Unfortunately, some doctoral scientists cheat. With the terrible job pressures in working on research at modern universities, the temptation to take the easy way out by being dishonest is always present (see: “Introduction to Cheating and Corruption in Science”). Examples of dishonesty in science continue to pop up almost every month [e.g., 1-4], and many more escape notice. Fortunately, most professional scientists have good ethical standards and do not cheat. The few corrupted scientists who are caught usually are penalized in a rather soft manner, and publicity always is minimized so as to avoid undermining the enormous trust that the public has for professional scientists.
This article presents the sad story of Dr. Haruko Obokata, a young Japanese researcher who now has been very thoroughly investigated and penalized for research fraud [e.g., 3,4]. This case is particularly worthy of attention because it dramatically illustrates what can make a scientist cheat (see: “Why Would any Scientist ever Cheat?” ), and the consequences that can follow later.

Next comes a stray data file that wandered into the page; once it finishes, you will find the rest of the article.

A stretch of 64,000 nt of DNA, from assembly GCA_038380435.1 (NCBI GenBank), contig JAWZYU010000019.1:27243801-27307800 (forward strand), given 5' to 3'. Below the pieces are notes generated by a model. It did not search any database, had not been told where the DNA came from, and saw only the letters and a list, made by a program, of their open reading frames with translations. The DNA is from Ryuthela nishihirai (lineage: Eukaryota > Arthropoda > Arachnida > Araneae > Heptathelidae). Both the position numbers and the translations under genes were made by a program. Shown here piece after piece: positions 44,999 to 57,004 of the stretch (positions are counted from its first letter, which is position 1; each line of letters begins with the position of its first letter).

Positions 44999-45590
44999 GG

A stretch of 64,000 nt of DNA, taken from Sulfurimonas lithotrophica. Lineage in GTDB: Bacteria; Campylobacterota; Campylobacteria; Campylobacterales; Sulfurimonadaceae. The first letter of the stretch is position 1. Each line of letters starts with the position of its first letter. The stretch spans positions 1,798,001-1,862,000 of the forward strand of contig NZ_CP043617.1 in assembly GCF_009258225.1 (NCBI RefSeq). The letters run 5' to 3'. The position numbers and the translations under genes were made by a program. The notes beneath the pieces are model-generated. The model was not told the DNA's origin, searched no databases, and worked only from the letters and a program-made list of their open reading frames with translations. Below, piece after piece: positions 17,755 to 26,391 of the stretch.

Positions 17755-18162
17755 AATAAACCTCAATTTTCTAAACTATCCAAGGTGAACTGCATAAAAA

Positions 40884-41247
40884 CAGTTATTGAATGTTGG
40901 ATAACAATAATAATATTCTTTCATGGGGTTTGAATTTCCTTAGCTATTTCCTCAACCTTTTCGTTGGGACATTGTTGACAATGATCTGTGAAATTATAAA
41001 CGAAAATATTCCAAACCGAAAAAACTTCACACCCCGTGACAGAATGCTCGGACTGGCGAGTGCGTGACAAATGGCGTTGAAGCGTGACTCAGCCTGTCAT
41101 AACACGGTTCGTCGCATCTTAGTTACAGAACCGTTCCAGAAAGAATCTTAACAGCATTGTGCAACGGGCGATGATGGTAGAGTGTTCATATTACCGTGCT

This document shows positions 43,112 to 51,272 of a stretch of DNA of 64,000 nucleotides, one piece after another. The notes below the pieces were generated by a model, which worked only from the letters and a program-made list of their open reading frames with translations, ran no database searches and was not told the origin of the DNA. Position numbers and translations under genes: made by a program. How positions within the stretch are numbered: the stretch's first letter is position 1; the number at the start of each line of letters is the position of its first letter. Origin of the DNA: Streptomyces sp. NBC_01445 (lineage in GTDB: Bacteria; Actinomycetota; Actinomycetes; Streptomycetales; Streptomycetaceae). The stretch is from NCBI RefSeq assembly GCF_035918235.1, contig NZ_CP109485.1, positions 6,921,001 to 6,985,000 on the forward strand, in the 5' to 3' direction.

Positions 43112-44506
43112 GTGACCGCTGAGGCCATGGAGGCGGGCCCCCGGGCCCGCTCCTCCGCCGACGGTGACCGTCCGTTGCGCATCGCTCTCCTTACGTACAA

Background to the controversy about Dr. Obokata’s research.
Dr. Obokata worked as a researcher at the Riken Center for Developmental Biology, one of the most prestigious research institutes in Japan. She investigated “stem cells“, which are pluripotent cells that can be induced to become different normal cell types. Medical science is very interested in stem cells for possible use in repairing and replacing damaged organs. Dr. Obokata reported finding a simple and easy new method to produce many stem cells with 2 papers in the stellar science journal, Nature. This research finding was a big surprise; her new method was totally unexpected, gave wonderful results, and was labeled as being revolutionary. Dr. Obokata became very famous overnight; many news stories about her spectacular research results were issued, and interviews with her were featured on television. Soon after her publications appeared, other scientists eagerly tried to duplicate her reported results, but they all were not successful; this rapidly led to many questions about her amazing research findings and the truthfulness of her research. For science, research results must be reproducible to be considered valid.